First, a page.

Michael G. Schimek



Schimek, Michael G. (2003), Semiparametric Regression Smoothing and Feature Detection, Computing Science and Statistics, 35, I2003Proceedings/SchimekMichael/SchimekMichael.paper.pdf ,
I2003Proceedings/SchimekMichael/SchimekMichael.paper.ps



Semiparametric Regression Smoothing and Feature Detection
Michael G. Schimek, (Karl-Franzens-University Graz, Austria), michael.schimek@uni-graz.at

Abstract

Let us assume a regularly spaced time series with white noise or weak stationary autoregressive errors of known order. Correct nonparametric estimation of a smooth trend in a series of dependent observations asks for a regression technique which takes care of the specific error structure. Such an approach has been given in Schimek and Schmaranz (1994). Here we extend it to a semiparametric concept in which one or more artificial dummy input series are introduced to analyze certain features in the time series which are of interest beyond long-term trend. Unbiased partial spline fitting (Schimek, 2002) is a recent approach to evaluate such a model. An open problem since Schimek and Schmaranz (1994) is the choice of the degree of smoothing, more so in the semiparametric context where dummy (feature) testing is involved. Whilst the trend is fitted nonparametrically by a smoothing spline, features are tested parametrically via a simple approximately N(0,1) or F-distributed test statistic.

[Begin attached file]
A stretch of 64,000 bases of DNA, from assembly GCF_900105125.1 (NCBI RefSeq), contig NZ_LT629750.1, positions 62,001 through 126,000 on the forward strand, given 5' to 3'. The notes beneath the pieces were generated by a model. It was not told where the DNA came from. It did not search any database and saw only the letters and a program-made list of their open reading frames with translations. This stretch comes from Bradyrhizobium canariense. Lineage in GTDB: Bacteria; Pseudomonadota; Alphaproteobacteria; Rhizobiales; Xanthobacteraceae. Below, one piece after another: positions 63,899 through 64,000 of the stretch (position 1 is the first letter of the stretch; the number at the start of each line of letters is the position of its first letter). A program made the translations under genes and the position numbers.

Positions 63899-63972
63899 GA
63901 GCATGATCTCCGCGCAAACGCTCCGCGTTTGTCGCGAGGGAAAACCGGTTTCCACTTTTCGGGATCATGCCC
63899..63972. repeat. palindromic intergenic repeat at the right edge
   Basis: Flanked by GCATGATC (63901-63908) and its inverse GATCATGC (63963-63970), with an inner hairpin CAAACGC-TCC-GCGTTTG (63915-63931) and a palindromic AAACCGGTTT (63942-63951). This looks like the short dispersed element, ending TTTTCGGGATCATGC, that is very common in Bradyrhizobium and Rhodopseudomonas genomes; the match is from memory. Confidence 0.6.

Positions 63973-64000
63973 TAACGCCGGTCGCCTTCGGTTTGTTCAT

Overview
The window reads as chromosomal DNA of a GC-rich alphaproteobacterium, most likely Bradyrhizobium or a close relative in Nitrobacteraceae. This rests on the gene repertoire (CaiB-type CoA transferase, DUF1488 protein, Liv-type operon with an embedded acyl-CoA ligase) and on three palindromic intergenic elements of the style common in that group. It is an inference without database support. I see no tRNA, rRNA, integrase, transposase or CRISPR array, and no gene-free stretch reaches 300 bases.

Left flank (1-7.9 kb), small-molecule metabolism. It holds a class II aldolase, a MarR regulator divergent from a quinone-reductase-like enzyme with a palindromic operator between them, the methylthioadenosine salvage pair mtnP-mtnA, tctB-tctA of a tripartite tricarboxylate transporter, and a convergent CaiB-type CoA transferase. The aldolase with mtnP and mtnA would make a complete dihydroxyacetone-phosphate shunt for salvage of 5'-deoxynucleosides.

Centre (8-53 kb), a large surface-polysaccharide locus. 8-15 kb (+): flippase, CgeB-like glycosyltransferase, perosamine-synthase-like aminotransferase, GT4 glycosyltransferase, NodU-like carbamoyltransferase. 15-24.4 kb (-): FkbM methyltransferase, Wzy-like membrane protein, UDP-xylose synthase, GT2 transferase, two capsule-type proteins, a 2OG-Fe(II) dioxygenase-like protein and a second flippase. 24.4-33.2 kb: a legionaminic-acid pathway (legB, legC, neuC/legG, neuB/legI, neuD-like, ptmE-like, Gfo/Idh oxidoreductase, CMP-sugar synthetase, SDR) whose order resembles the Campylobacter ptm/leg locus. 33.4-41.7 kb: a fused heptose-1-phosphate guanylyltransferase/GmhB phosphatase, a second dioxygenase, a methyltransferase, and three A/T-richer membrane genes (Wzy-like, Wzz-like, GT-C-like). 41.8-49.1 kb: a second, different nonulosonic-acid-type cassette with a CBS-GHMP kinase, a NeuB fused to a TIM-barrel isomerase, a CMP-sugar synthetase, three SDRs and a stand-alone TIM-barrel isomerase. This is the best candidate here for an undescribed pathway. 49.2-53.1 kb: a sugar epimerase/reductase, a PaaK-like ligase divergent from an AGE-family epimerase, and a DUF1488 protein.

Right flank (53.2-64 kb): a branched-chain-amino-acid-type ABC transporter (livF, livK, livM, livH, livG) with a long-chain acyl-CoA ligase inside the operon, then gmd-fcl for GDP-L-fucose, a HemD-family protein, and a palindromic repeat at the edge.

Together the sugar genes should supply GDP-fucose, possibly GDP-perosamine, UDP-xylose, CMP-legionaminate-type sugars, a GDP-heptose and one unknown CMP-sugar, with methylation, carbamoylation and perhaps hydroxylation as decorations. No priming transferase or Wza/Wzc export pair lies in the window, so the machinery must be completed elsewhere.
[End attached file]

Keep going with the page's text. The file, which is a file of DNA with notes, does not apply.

Criteria are derived and estimates given to calculate the significance trace (introduced in a nonparametric setting by Azzalini and Bowman, 1993). The p-values are plotted as a function of the smoothing parameter across a typical range of values. Doing so we can study test significance as a function of the degree of nonparametric smoothing, thus having a systematic handle for feature detection. The main complication here is computational costs. Finally we illustrate the approach on a real example.


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